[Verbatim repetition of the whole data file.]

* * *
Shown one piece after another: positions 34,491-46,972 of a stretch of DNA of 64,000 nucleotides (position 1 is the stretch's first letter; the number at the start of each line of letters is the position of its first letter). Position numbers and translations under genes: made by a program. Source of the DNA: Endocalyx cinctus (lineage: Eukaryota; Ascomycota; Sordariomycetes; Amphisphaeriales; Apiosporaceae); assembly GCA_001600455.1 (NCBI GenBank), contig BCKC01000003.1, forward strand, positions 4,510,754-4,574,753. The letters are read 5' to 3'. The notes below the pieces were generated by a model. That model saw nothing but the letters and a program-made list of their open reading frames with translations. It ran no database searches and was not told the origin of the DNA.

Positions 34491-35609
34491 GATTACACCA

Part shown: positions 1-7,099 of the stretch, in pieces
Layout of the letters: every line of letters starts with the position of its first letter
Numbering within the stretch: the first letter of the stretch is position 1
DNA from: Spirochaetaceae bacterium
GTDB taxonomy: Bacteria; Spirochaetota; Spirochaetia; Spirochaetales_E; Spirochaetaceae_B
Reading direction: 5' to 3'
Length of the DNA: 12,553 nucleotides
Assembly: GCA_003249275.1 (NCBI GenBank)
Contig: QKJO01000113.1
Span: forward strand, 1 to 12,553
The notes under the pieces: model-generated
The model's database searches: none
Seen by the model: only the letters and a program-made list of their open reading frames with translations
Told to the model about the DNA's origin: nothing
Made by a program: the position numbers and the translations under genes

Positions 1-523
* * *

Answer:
Shown one piece after another: positions 34,491-46,972 of a stretch of DNA of 64,000 nucleotides (position 1 is the stretch's first letter; the number at the start of each line of letters is the position of its first letter). Position numbers and translations under genes: made by a program. Source of the DNA: Endocalyx cinctus (lineage: Eukaryota; Ascomycota; Sordariomycetes; Amphisphaeriales; Apiosporaceae); assembly GCA_001600455.1 (NCBI GenBank), contig BCKC01000003.1, forward strand, positions 4,510,754-4,574,753. The letters are read 5' to 3'. The notes below the pieces were generated by a model. That model saw nothing but the letters and a program-made list of their open reading frames with translations. It ran no database searches and was not told the origin of the DNA.

Positions 34491-35609
34491 GATTACACCA

Part shown: positions 1-7,099 of the stretch, in pieces
Layout of the letters: every line of letters starts with the position of its first letter
Numbering within the stretch: the first letter of the stretch is position 1
DNA from: Spirochaetaceae bacterium
GTDB taxonomy: Bacteria; Spirochaetota; Spirochaetia; Spirochaetales_E; Spirochaetaceae_B
Reading direction: 5' to 3'
Length of the DNA: 12,553 nucleotides
Assembly: GCA_003249275.1 (NCBI GenBank)
Contig: QKJO01000113.1
Span: forward strand, 1 to 12,553
The notes under the pieces: model-generated
The model's database searches: none
Seen by the model: only the letters and a program-made list of their open reading frames with translations
Told to the model about the DNA's origin: nothing
Made by a program: the position numbers and the translations under genes

Positions 1-523